Grasp the thread

The final sections of Part 4 of the Building Safety Act have come into force, covering the golden thread and safety case requirements. Dr Hywel Davies explains the implications for building managers and accountable persons

The Building Safety Act 2022 (Commencement No 6) Regulations 2024 came into force on 16 January. These bring fully into effect many sections of Part 4 of the Building Safety Act 2022, including: requirements for building assessment certificates; identifying and managing risks and preparing safety case reports; and maintaining information, the ‘golden thread’. They also require information to be shared with residents and regulators. So, what must an accountable person (AP) do?

The objective of Part 4 is for every higher-risk building (HRB) to be managed competently, with a proper risk identification, assessment and management process formally established. It requires that the information needed to manage the building safely and to demonstrate safe management is brought together in a robust digital record of the building, and that this is maintained. 

The Higher-Risk Buildings (Keeping and Provision of Information etc.) (England) Regulations 2024 introduce the regulatory framework for the golden thread. The act requires the golden thread to be stored digitally throughout the life-cycle of the building, so that the information is accessible and can be quickly updated and handed over when assets change owner. This will drive a shift to treating building information as ‘belonging’ to the building itself, and not to the owners. Golden thread information must be:

  • Kept digitally and securely 
  • A ‘single source of truth’
  • Available, in a readily usable form, to people who need it to do a job, including emergency services
  • Proportionate (taking into account the stage the building is at in its life)
  • Explicit about how building safety risks are being assessed and managed.

The golden thread information will support the safety case and safety case report, required to support the AP’s application for a building assessment certificate. This is the legally required means to gain regulatory approval to occupy a residential HRB. This requires the AP to identify building safety risks – fire and structural – and to explain how these are being eliminated, mitigated and managed. 

This will drive a shift to treating building information as ‘belonging’ to the building itself, and not to the owner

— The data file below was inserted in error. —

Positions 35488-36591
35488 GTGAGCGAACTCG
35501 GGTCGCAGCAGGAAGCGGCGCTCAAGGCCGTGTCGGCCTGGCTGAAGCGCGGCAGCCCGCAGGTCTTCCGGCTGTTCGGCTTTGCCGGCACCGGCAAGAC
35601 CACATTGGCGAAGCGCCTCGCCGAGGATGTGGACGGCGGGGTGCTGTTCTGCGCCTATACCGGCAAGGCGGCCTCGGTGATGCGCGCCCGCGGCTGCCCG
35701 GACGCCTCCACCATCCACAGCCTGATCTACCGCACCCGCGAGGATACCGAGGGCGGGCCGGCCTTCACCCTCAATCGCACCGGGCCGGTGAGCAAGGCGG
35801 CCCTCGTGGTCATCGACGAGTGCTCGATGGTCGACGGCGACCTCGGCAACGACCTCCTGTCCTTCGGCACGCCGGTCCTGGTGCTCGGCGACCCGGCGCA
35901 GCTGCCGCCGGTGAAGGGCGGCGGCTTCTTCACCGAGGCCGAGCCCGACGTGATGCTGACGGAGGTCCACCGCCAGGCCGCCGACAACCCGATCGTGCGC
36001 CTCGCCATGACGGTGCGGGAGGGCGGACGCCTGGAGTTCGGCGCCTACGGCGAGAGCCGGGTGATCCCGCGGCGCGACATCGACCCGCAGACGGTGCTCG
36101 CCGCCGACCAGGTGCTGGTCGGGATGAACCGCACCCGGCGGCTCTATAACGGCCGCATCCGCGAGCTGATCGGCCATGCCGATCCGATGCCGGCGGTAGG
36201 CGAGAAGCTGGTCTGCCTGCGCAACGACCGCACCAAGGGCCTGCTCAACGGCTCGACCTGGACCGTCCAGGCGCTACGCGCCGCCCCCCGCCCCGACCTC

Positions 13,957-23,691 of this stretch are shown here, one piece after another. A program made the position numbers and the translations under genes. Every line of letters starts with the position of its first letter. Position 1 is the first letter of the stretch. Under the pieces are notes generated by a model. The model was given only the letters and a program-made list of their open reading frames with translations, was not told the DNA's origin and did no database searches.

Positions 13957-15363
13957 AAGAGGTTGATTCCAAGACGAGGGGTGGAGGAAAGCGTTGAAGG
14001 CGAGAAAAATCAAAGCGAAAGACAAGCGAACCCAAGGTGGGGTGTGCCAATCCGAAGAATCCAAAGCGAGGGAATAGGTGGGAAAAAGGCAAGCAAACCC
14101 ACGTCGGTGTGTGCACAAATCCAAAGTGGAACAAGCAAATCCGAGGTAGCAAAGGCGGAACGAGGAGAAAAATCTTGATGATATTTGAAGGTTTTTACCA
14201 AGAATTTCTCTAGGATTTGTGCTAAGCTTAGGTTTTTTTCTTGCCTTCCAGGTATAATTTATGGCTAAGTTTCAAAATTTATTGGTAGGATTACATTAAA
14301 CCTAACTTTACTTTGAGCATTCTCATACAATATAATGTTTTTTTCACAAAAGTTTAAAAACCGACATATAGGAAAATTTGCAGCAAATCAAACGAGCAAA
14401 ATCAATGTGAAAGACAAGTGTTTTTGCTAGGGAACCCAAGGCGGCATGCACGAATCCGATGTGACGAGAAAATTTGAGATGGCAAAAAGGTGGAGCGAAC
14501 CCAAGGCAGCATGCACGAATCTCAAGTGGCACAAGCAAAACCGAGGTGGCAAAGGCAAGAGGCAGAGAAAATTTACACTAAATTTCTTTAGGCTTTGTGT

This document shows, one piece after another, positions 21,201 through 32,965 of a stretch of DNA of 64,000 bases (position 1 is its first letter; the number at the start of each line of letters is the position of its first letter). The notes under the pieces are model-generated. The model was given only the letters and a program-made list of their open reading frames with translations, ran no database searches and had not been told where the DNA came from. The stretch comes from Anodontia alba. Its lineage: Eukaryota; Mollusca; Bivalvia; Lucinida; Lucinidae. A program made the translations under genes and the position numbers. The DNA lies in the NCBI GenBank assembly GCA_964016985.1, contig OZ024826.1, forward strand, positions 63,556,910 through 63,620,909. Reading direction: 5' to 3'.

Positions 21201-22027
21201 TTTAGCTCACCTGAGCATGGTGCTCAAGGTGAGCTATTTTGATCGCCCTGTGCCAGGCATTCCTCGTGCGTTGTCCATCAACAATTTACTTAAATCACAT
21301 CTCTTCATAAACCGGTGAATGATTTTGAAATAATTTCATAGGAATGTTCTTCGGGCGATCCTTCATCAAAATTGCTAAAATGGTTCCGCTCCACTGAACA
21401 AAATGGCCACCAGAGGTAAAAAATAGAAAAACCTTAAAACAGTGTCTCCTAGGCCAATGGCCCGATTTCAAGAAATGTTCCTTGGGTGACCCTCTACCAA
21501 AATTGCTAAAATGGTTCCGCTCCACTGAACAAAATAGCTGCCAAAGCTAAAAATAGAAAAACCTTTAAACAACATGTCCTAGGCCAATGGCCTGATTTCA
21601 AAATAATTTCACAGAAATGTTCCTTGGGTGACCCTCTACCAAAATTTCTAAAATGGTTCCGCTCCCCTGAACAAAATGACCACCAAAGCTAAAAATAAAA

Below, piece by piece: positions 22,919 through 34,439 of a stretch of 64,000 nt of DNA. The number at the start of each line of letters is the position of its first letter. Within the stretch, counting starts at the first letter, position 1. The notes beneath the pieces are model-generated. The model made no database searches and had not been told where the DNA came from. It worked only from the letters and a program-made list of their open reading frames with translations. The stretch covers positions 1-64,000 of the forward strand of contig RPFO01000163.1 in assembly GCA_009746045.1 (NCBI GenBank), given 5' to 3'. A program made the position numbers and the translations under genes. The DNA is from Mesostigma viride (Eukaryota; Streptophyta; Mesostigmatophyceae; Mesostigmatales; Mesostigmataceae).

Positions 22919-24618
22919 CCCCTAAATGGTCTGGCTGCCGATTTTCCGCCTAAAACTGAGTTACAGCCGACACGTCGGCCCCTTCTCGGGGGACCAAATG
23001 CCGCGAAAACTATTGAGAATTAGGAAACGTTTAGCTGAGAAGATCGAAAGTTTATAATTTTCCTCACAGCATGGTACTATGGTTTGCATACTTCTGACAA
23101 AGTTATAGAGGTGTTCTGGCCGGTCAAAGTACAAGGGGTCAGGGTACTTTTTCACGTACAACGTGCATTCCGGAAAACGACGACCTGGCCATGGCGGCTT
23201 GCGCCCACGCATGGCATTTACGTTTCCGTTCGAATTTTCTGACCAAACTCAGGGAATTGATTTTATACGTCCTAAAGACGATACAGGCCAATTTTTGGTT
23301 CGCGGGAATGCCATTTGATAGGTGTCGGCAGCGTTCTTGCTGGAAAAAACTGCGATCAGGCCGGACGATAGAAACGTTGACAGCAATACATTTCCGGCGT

Section 85 of the act requires that the ‘Principle Accountable Person’ (PAP) for an occupied HRB prepares a ‘safety case report’ containing: ‘(a) any assessment of the building safety risks made under section 83 by an Accountable Person for the building; and (b) a brief description of any steps taken under section 84 by an Accountable Person for the building’.

Building safety case reports should be a clear summary of the information that the Building Safety Regulator needs to see to determine whether the building is safe to occupy, and to demonstrate that the golden thread is in place and properly managed and maintained.

Each safety case report must include at least the following information:

  • Details of all APs and responsible persons for the building
  • A description of the location, shared facilities (if any), and nearby buildings and transport routes
  • Details of how the PAP and other APs have assessed building safety risks, the findings of those assessments, and any follow-up actions or recommendations
  • An explanation of the safety management system, including emergency management and evacuation procedures
  • How identified building safety risks are being managed and mitigated to ensure resident safety and keep the whole building safe
  • References to other key documents and supporting building safety information that the regulator may reasonably need 

The PAP must maintain and revise the safety case report ‘as necessary or appropriate’ and notify the regulator of all updates (with a copy, if requested).

These regulations mark the conclusion of the process of implementing and introducing the new building safety regime for HRBs in occupation. Triggered by the Grenfell Tower tragedy, they are intended to improve standards in HRBs and to re-establish trust in the sector following the revelations that emerged at the inquiry. Now to deliver across 14,000 HRBs. The real work starts here.

  1. Higher-Risk Buildings (Keeping and Provision of Information etc.) (England) Regulations 2024 –